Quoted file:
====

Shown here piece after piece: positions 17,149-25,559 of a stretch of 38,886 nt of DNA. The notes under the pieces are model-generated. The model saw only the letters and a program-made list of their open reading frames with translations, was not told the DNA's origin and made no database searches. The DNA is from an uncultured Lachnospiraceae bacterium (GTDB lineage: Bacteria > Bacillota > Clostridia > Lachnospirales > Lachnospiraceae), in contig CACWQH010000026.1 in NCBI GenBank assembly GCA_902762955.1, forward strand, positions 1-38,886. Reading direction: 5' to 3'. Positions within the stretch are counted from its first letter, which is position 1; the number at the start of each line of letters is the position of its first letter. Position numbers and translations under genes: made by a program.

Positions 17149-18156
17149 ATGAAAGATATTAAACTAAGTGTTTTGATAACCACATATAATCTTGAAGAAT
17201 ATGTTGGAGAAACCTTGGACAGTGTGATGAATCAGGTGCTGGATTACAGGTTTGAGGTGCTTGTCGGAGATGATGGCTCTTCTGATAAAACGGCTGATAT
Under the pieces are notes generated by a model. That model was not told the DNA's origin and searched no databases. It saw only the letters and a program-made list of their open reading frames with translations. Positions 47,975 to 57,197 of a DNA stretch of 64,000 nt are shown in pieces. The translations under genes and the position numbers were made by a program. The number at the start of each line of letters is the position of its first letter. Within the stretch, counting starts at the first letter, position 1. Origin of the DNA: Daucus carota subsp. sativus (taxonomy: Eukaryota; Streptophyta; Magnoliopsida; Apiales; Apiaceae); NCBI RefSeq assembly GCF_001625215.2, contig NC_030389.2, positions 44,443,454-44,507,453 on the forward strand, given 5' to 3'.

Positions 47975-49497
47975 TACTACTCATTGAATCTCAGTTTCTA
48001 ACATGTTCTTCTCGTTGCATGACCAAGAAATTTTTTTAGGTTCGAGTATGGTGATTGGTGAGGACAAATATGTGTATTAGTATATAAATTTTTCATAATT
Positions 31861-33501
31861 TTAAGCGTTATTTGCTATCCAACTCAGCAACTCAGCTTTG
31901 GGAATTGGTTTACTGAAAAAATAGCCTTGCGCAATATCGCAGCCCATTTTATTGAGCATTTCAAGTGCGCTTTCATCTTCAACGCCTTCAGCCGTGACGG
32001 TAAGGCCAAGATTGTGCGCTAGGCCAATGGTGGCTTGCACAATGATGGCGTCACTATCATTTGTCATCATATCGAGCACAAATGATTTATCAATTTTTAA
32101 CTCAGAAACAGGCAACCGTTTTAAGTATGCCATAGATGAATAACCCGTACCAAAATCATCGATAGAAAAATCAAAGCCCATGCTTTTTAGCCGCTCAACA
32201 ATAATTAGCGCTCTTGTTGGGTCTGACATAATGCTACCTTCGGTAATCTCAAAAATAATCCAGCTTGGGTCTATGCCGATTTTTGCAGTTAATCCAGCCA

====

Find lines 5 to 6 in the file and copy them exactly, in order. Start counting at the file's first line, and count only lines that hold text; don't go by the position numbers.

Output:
Under the pieces are notes generated by a model. That model was not told the DNA's origin and searched no databases. It saw only the letters and a program-made list of their open reading frames with translations. Positions 47,975 to 57,197 of a DNA stretch of 64,000 nt are shown in pieces. The translations under genes and the position numbers were made by a program. The number at the start of each line of letters is the position of its first letter. Within the stretch, counting starts at the first letter, position 1. Origin of the DNA: Daucus carota subsp. sativus (taxonomy: Eukaryota; Streptophyta; Magnoliopsida; Apiales; Apiaceae); NCBI RefSeq assembly GCF_001625215.2, contig NC_030389.2, positions 44,443,454-44,507,453 on the forward strand, given 5' to 3'.

Positions 47975-49497